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Publication numberUS4714088 A
Publication typeGrant
Application numberUS 07/055,357
Publication dateDec 22, 1987
Filing dateMay 29, 1987
Priority dateMay 29, 1987
Fee statusLapsed
Publication number055357, 07055357, US 4714088 A, US 4714088A, US-A-4714088, US4714088 A, US4714088A
InventorsJames M. Ivins
Original AssigneeIvins James M
Export CitationBiBTeX, EndNote, RefMan
External Links: USPTO, USPTO Assignment, Espacenet
Water saving float for a water tank
US 4714088 A
Abstract
A water saving float for a water tank which includes a connector that connects the float to the cut-off rod. The float is adjustable for different settings so that the water height in the tank may be controlled. The adjusting device is out of the water so the hands do not get wet during adjustment.
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Claims(15)
What is claimed and desired to be protected is as follows:
1. A water saving float assembly for selecting various water levels in a water closet which comprises: a float means, a threaded rod upon which said float means is adjustably secured for determining the various water levels, a link connecting block through which a portion of said rod extends for adjusting the height of said float, an adjusting wheel secured to said rod above said link connecting block and the water levels for controlling the adjustable height of said rod, a connecting link secured at one end to said link connecting block, a connecting adaptor for connecting another end of said connecting link, said adaptor being adjustably connected to a valve control rod of a water control valve whereby the amount or water allowed to flow into said water closet will be controlled by the adjustment of said float means as a result of the above adjustable elements.
2. A water saving float assembly as set forth in claim 1 which includes means for restricting the length of said rod portion that extends through said link connecting block, and said rod portion is without threads thereon.
3. A water saving float assembly as set forth in claim 2 which includes at least one float.
4. A water saving float assembly as set forth in claim 2 which includes two oppositely disposed floats.
5. A water saving float assembly as set forth in claim 1 in which said rod portion that extends through said link connecting block is threaded.
6. A water saving float assembly as set forth in claim 5 which includes at least one float.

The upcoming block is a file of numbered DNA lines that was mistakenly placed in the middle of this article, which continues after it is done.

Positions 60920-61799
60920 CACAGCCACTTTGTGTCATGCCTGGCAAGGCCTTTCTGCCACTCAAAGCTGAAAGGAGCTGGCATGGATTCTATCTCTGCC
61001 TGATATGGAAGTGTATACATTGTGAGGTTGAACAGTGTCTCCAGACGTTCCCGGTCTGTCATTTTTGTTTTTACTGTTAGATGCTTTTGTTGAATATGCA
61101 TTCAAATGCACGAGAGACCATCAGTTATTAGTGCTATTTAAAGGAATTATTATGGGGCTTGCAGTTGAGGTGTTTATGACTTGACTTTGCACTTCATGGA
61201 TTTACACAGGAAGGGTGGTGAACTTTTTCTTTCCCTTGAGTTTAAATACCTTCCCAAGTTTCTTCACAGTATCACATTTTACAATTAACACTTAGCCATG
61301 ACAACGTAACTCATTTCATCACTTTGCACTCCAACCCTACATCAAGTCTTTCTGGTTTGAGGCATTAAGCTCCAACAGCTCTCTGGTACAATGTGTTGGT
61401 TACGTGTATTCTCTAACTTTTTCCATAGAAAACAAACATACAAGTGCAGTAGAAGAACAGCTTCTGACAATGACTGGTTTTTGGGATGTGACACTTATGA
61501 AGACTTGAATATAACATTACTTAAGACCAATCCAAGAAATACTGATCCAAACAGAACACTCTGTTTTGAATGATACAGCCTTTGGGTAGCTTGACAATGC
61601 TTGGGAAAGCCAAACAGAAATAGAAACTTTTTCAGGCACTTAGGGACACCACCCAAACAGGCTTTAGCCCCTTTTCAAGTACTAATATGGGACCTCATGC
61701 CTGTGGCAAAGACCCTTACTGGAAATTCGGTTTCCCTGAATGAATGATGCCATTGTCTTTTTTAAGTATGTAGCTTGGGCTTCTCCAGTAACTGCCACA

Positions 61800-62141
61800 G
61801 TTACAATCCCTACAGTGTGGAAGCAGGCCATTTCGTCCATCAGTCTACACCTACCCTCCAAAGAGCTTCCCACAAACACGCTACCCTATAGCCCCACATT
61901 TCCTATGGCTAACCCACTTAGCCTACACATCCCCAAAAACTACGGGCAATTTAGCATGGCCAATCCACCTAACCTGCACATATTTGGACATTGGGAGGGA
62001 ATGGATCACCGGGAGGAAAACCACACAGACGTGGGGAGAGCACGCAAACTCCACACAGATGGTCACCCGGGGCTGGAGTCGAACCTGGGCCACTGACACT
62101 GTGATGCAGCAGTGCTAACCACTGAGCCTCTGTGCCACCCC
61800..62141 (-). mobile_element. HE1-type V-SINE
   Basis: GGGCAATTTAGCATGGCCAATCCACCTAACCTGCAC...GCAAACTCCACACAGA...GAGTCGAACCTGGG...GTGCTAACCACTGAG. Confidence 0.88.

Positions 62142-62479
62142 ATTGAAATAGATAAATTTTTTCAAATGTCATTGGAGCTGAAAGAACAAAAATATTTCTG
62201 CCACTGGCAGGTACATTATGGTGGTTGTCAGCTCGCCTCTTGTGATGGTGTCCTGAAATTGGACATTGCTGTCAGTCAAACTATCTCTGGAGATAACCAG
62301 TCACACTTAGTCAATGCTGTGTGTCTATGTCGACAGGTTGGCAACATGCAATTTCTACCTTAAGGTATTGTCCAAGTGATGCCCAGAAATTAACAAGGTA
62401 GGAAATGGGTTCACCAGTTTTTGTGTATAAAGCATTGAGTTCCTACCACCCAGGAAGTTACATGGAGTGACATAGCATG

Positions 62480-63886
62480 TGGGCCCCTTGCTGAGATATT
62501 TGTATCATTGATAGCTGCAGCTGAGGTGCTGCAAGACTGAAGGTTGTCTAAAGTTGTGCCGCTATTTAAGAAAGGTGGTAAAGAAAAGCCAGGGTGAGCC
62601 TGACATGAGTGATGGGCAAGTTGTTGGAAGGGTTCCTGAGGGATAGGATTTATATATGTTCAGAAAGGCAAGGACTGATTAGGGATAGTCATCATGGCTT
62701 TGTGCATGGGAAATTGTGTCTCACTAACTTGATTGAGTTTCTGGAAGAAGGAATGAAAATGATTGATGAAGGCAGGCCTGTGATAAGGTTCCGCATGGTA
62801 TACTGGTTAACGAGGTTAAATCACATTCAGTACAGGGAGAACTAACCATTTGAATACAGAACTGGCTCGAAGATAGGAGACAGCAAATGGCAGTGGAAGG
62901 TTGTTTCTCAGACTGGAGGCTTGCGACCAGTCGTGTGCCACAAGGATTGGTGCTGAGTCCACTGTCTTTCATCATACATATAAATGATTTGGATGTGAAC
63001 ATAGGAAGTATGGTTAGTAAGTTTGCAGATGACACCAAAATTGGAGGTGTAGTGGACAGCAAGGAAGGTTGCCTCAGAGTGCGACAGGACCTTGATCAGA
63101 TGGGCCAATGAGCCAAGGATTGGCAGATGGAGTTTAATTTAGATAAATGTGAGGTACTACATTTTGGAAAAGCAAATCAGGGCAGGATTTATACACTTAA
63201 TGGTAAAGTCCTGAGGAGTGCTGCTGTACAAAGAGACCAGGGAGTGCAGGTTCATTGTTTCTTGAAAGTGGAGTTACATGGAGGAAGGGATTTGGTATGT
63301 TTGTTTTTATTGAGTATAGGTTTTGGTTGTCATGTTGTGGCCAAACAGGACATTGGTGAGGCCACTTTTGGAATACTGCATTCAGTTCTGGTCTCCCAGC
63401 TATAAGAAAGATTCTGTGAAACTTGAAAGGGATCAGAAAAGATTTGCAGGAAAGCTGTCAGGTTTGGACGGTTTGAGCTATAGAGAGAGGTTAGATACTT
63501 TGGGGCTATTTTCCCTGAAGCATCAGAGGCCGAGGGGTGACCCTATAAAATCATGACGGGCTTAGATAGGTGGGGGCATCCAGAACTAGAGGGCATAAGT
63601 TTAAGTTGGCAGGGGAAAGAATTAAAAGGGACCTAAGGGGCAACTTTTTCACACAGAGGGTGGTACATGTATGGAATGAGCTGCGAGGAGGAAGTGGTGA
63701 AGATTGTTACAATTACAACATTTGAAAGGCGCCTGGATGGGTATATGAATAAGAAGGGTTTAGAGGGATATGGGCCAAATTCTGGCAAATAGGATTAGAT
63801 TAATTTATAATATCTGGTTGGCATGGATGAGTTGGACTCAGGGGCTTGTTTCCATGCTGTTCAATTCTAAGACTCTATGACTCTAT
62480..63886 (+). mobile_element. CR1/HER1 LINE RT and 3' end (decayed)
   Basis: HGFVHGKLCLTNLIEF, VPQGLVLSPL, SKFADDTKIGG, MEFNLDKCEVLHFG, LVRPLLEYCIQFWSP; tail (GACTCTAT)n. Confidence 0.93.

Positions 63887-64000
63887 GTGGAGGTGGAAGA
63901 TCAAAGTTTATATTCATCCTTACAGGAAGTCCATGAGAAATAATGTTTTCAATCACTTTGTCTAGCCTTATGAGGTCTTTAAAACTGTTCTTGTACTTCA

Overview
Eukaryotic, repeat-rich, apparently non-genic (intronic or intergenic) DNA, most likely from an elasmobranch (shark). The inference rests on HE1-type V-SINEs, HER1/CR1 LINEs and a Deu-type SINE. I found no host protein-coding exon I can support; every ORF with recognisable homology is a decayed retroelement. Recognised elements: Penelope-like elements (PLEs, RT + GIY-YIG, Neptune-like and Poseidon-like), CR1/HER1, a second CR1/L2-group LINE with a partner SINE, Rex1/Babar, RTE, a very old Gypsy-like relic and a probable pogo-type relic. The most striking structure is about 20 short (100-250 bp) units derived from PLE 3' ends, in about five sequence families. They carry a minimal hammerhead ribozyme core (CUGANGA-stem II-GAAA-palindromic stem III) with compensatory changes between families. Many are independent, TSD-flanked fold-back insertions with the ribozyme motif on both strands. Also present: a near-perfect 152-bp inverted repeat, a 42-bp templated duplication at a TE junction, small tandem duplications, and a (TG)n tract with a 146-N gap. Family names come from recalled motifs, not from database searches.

7. A water saving float assembly as set forth in claim 5 which includes two oppositely disposed floats.
8. A water saving float assembly as set forth in claim 1 in which said connecting adaptor is threaded onto said float rod.
9. A water saving float assembly as set forth in claim 8 which includes at least one float.
10. A water saving float assembly as set forth in claim 8 which includes two oppositely disposed floats.
11. A water saving float assembly as set forth in claim 1 in which said connecting adaptor is a sleeve that slides onto said float rod and is held in place by a set screw.
12. A water saving float assembly as set forth in claim 11 which includes at least one float.
13. A water saving float assembly as set forth in claim 11 which includes two oppositely disposed floats.
14. A water saving float assembly as set forth in claim 1 which includes at least one float.
15. A water saving float assembly as set forth in claim 1 which includes two oppositely disposed floats.
Description

This invention is directed to a float for a water tank and more particularly to a float which will permit the correct amount of water to enter a tank for each flush.

Heretofore, various devices have been used to try to save water in a flush tank. Such devices used have been containers which are filled with water and placed in the tank so that the filled container displaces the same amount of water which is not flushed. People have placed non-floating bricks, rocks, cement blocks or any such solid devices which will displace the water. Other flush tanks have been provided with various mechanical devices which cooperate with the fill valve to turn the water off after a certain amount has entered the tank. Such devices may be found in the following prior art U.S. Pat. Nos. 1,547,255; 1,919,700; 2,847,026; and 3,385,317. These devices are fixed in place or are not easily adjusted for different amounts of water; therefore, too much water may still enter the tank and be wasted.